The airplane was powered by a Textron Lycoming IO-540-D4A5, serial number L-19695-40, rated at 260 horsepower. Total time recorded on the engine at the last 100-hour inspection was 2,845.2 hours; time since major overhaul was 1,512.9 hours.

Fueling records at SMO established that the airplane was last fueled on January 20, 2009, with the addition of 11.7 gallons of 100LL-octane aviation fuel, topping off the main wing tanks. The pilot who refueled the airplane stated that after refueling he taxied the airplane back to the hangar with the right tip fuel tank selected, which he reported was standard operating procedure in this airplane. He also stated that the tip tanks had a very small amount of fuel; the exact quantity was undetermined.

Examination of the maintenance records revealed no unresolved maintenance discrepancies against the airplane and or engine prior to departure.


The airplane was cleared for departure by Santa Monica tower Air Traffic Controllers. No distress transmissions were recorded from the pilot prior to the accident.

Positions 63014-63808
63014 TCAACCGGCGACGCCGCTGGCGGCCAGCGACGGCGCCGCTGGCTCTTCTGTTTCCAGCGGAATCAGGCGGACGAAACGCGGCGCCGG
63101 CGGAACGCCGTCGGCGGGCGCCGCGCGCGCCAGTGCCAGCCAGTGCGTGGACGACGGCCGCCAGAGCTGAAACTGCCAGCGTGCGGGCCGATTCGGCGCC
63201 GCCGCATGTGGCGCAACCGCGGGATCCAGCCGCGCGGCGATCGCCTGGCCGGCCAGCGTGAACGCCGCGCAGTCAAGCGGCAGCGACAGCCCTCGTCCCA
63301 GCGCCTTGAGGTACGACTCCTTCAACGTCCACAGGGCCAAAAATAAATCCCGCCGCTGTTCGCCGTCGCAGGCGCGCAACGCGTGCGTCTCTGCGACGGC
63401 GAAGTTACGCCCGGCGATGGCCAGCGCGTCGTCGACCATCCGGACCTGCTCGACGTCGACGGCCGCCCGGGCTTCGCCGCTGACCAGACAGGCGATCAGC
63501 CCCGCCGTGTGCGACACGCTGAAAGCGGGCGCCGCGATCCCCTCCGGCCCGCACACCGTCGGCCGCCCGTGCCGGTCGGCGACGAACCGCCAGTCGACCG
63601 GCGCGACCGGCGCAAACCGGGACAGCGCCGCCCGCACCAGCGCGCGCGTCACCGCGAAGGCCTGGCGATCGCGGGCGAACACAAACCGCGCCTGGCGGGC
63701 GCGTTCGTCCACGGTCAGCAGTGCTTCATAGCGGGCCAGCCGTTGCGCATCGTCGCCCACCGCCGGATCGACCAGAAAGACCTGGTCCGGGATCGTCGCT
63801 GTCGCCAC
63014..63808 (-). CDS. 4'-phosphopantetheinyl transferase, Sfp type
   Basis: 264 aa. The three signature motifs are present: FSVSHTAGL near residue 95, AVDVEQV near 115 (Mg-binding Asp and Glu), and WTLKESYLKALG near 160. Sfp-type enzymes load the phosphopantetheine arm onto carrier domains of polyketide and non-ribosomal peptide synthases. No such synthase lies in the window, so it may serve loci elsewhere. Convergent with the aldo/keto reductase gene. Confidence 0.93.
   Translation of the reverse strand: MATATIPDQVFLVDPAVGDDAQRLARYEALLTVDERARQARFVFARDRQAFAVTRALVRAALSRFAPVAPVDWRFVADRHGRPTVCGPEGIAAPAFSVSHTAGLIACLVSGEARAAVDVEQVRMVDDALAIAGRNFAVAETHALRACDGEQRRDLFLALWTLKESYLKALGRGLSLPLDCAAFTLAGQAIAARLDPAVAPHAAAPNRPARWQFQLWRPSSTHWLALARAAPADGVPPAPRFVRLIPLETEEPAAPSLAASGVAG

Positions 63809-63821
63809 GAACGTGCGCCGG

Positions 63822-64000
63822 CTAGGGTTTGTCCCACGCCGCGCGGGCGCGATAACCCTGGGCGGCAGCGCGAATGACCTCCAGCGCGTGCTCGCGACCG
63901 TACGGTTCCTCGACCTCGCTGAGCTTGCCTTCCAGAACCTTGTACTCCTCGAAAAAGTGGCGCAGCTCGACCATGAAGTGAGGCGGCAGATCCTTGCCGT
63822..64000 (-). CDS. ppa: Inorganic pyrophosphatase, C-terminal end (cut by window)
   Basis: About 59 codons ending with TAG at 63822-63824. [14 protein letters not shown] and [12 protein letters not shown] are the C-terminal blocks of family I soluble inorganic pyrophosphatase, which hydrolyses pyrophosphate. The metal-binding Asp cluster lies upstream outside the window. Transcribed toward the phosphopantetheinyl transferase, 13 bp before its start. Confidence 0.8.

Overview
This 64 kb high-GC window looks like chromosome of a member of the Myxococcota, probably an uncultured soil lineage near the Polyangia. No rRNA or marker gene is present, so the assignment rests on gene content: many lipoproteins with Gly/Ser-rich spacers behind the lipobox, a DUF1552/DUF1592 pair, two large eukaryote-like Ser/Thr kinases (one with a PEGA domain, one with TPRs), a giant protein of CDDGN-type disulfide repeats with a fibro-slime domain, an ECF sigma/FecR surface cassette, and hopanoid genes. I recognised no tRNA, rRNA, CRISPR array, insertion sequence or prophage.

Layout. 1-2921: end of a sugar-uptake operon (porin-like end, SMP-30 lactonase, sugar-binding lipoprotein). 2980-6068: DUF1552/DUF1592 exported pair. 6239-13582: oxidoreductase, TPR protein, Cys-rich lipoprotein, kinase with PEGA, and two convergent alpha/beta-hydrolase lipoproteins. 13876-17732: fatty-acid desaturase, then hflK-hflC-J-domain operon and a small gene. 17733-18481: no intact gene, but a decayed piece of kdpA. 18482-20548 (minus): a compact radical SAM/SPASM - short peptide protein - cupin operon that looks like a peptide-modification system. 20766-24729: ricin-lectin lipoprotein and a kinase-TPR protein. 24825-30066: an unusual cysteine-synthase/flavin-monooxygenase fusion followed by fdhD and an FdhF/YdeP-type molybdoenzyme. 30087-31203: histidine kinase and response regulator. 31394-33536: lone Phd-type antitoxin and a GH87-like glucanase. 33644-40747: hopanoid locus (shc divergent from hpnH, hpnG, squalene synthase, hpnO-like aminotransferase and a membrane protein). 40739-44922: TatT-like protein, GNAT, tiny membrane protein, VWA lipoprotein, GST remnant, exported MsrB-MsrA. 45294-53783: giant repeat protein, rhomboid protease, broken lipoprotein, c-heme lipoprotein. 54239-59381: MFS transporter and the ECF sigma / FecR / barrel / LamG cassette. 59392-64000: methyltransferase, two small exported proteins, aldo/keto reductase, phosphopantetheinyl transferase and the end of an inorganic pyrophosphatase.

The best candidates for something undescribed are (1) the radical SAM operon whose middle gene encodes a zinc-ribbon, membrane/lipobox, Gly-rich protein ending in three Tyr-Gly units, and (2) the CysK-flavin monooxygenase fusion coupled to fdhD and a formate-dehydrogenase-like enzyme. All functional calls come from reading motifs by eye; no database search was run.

The Airport Facility Directory, Southwest U. S., indicated that SMO runway 21 was 4,973 feet long and 150 feet wide. The runway surface was asphalt.


Investigators examined the wreckage at the accident site.

The accident site was located on the northwest side of runway 21/3 on turnoff A-1 between taxiway A and runway 21/3.

The first identified point of contact (FIPC) was a ground scar, which was an impression of the right wing with scrape marks and paint transfer oriented towards the main wreckage. The debris field was contained within a 50-foot radius of the main wreckage. The fuselage was orientated on a 300-degree heading.

Extensive thermal and impact related damage was noted to both wings and fuselage. The tail section sustained thermal and impact damage, but to a lesser degree than the wings and fuselage.

During documentation of the accident site investigators observed the fuel tank selector valve handle appeared to be selected to the right tip fuel tank. The valve and handle assembly was examined on site and it was determined that the assembly was physically frozen in place due to the aircraft structure crushing around the selector assembly.